Days after winning silver, Mormon Olympian Noelle Pikus-Pace goes to church, reflects on God's path for her
SOCHI, Russia — It wasn’t vanity.
It wasn’t her competitive nature.
It wasn’t the desire to have something that everybody else would respect to show for her time in a sport that most people don’t even understand.
Noelle Pikus-Pace returned to the skeleton at 29 years old, taking along her husband and two young children, because she felt it was the path God wanted her to walk.
“I was happy, but not satisfied with my fourth-place finish (in the 2010 Olympics),” the Orem native, now 31, said Friday night, repeating a sentiment she’s expressed since she returned to the sport in June 2012 after two years away. “I retired. We were expanding our family and I was happy about it.”
She often spoke to young people about how to achieve their dreams. When she did, she showed a video of her final skeleton run in Vancouver. She talked about missing the medals podium by one-tenth of a second and how to find joy in the journey because whatever happens, there is purpose and love in it.
But when she watched the video with them, she also saw small mistakes that cost her a medal.
“I’ve thought about that quite a bit, and it just goes to show that it’s the small things that make a big difference,” Pikus-Pace said. “They can work in your benefit or to the negative.”
It was another heartache that pushed her to really question whether she was ready to leave the sport when she did. Pikus-Pace suffered a miscarriage in April 2012. She felt a kind of sadness that threatened to be consuming.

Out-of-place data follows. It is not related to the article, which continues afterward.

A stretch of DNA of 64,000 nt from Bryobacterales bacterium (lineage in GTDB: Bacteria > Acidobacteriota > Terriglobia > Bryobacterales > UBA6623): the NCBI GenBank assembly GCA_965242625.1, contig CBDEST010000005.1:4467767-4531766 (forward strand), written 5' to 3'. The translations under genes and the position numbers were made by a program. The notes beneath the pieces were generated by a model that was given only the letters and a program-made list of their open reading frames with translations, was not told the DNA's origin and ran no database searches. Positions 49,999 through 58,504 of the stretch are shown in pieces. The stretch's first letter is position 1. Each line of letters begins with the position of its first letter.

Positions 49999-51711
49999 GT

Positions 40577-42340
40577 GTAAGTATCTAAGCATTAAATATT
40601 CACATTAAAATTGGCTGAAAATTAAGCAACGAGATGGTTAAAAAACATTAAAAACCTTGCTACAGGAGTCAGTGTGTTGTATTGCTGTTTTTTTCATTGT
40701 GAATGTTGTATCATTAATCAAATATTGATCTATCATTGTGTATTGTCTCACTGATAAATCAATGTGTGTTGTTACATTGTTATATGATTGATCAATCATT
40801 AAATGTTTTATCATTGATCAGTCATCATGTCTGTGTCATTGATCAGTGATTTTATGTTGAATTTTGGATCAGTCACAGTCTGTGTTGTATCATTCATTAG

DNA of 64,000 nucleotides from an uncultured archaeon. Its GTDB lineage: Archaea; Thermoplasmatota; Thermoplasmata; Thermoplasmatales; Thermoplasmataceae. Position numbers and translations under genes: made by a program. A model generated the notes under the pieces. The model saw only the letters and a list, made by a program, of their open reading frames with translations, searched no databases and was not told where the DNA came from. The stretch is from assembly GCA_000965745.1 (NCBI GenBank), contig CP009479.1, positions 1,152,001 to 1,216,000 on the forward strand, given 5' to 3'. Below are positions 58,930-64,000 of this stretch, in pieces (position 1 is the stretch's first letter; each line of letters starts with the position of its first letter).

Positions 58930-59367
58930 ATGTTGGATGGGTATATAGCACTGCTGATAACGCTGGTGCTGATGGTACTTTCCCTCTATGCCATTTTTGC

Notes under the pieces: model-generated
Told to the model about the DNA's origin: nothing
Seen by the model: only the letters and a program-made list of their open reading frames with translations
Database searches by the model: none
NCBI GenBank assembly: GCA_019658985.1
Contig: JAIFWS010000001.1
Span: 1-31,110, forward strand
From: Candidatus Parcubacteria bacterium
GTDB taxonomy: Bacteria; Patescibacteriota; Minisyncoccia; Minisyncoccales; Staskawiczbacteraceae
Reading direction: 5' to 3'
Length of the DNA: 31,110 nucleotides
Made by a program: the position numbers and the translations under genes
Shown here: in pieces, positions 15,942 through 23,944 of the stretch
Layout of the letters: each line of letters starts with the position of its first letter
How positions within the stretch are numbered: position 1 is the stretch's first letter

“After that happened, I was mentally gone,” she said. “I was physically, spiritually, in all aspects, I was drained. It was actually my husband who, again, brought back the point of no regrets.”
It was Janson Pace who built his wife a custom sled to help her come back from a horrific accident in 2006 when a bobsled left the track and hit her, shattering her leg.
And it was Janson who prayed with her and for her as the couple tried to decide if they should return to the sport — and more importantly, why.
“Before we came back into this whole adventure, we fasted, we prayed, we’d go to the (LDS) temple to try and figure out where we were supposed to go,” said Pikus-Pace after attending a Mormon worship service in Sochi two days after winning the Olympic silver medal. “Then we know we have agency to choose and in making that decision to move forward, have (God's) help all along the way.”
They didn’t have all of the answers in that moment. And the fact that Pikus-Pace felt purpose in her athletic endeavors didn’t mean she was without adversity. In fact, there were even times she wondered if she’d misunderstood what God wanted from her.
“There were a handful of times when I thought, ‘What’s going on?’ ” she said. “But I was immediately comforted by that peace of the Spirit, just knowing there is a greater plan out there. As I went into my Olympic race even, and I wasn’t feeling well (prior) to it, I thought, ‘Wow, what if I finish fourth again? What if I finish fourth again? What’s the purpose here? What am I supposed to be doing?' And there was that doubt that came into my head, and then there was just that reassurance that I’m here for a reason and Heavenly Father has been by my side. It was just this thought of all of these miracles that have happened all along the way to lead us to this point, and I’ve finished fourth in this past Olympics.”
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